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PC World

Get the picture, however you want it

June 24, 1999
Web posted at: 3:39 p.m. EDT (1939 GMT)

by Yardena Arar digital camera graphic

(IDG) -- I got a Nikon camera, I love to take a photograph/So mama, don't take my Kodachrome away --Paul Simon

Sorry, Paul, but even Kodak is going digital these days: At PC Expo, Eastman Kodak and Intel jointly announced the national rollout of the Kodak Picture CD service for people who still use old-fashioned film cameras.

When you drop your 35mm or APS film off for developing and check the Picture CD box on the film-processing envelope, you'll get back a CD-ROM of not only the digitized images but basic photo editing, organizing, and sharing software.

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Adobe Systems, developer of the popular PhotoDeluxe image-editing software included with many scanners and digital cameras, created the software interface, but Kodak and Intel say the actual software on the CDs will vary periodically. Cost should run between $9 and $11 per CD (on top of usual developing and printing costs).

Web at Your Service

Meanwhile, a number of Web-based services are popping up to serve the rapidly expanding digital photography market., which launches this week, styles itself as the first portal for photo hobbyists. It will offer everything from news, product reviews, and chat rooms to an extensive photo library from the Corbis Collection and facilities for uploading your photos to the Web for sharing and printing.

Club Photo focuses exclusively on photo sharing. You can upload photos and create a very basic Web-based album using your browser, or download the free 5.7MB Living Album program for more sophisticated effects. Either way, your friends and relatives can browse the results simply by entering your e-mail address or Club Photo alias. If they see something they like, they can order prints (or mugs, T-shirts, and the like) directly from Club Photo.

Visit EZ Prints if you'd like inexpensive paper copies of the pictures you took with your digital camera without having to leave your home or office. You must first download a free 1.4MB application that uploads your photos to EZ Prints' Web site. Then you can choose the photos you wish to have printed. EZ Prints promises a two-day turnaround. Cost is 49 cents per print; shipping runs from $2 for first-class mail to $15 for overnight delivery. EZ Prints says it delivers 35mm-quality prints for less than you'd pay for the paper and ink to produce them on a good photo printer.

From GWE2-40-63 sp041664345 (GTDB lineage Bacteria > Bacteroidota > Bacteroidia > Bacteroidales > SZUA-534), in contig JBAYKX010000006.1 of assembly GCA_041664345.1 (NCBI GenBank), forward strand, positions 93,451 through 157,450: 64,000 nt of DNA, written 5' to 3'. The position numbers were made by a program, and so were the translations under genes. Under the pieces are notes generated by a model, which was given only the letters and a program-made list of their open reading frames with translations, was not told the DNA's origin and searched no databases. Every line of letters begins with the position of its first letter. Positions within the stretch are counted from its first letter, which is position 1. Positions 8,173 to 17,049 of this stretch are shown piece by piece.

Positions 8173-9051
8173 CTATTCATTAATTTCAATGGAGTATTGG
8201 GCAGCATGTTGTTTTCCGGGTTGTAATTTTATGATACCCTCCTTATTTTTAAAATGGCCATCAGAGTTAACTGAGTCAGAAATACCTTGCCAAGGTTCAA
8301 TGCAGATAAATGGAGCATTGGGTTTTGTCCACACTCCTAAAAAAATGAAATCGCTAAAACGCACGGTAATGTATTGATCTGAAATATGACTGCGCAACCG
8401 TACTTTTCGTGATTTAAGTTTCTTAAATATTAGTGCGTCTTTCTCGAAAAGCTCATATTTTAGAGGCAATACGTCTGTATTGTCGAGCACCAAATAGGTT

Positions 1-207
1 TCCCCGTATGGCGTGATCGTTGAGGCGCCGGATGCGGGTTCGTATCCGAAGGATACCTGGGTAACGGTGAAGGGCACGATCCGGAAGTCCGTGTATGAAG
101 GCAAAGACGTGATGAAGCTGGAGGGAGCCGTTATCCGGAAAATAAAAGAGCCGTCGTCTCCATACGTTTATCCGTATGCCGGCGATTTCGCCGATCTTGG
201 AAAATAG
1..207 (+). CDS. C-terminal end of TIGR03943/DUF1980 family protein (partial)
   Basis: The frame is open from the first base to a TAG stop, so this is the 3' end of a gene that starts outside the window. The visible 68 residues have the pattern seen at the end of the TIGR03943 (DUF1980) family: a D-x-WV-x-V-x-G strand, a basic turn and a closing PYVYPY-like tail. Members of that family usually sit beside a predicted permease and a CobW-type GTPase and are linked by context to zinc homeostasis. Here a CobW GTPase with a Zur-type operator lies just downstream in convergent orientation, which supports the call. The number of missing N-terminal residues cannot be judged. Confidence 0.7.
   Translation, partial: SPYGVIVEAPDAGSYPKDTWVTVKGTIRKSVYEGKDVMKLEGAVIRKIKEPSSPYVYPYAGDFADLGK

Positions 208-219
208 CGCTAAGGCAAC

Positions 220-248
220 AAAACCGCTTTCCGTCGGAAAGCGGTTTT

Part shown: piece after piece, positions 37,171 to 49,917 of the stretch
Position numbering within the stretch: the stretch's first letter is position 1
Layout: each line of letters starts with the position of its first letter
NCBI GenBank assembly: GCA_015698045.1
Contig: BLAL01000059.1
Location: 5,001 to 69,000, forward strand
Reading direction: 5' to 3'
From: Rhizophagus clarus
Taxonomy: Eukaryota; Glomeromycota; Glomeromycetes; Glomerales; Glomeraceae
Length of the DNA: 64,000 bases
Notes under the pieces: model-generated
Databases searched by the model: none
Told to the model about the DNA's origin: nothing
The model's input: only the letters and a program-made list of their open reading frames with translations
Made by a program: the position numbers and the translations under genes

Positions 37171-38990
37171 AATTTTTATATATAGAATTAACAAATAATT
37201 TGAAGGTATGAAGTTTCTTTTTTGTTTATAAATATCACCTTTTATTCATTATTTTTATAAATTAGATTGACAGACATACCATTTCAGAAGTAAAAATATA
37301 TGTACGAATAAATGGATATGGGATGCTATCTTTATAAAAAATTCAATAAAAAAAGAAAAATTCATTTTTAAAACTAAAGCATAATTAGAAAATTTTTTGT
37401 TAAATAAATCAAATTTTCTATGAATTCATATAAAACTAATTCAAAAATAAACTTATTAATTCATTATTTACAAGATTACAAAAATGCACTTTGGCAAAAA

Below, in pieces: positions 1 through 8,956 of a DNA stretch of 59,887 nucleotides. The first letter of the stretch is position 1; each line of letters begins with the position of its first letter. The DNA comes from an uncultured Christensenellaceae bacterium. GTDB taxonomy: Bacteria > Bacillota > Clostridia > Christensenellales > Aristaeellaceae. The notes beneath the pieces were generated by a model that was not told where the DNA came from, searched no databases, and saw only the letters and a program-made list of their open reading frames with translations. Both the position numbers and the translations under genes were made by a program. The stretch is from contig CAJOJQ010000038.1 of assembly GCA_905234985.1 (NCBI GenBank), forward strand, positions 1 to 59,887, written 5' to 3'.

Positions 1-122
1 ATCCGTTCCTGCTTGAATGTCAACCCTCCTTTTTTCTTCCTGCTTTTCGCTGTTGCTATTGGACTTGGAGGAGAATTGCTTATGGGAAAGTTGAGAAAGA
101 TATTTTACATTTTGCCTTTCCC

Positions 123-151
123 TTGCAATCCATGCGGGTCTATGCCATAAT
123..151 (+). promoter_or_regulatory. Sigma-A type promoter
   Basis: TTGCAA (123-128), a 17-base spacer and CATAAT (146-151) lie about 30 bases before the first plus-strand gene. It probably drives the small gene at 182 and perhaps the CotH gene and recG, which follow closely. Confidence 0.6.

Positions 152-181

If you prefer to print your own digital photos, Polaroid's PhotoMax WebPrinter promises exceptional ease of use, at a premium price. Due later this summer, this small $200 color printer comes with software that allows one-click printing of images from the Web on Polaroid's Spectra instant film. The package also includes a toggle switch, so you can have your photo printer and a more conventional laser or ink jet printer, too.

If you're going to take my Kodachrome away, at least I'll have lots of alternatives.

IBM claims world's tiniest disk drive
June 21, 1999
NASA learns to un-shake, rattle 'n roll videotape
June 18, 1999
Smile! Digital cameras are getting better, easier to use
June 9, 1999
ViewCam does digital video for the Net
March 19, 1999

More PC Expo coverage
Photo greeting cards get personal
Free gallery space for your photos
Pro photo tools for amateurs
The digital-imaging revolution is coming
Picture this: Better, cheaper digital cameras
(Federal Computer Week)
Year 2000 World
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Kodak Picture CD
Club Photo
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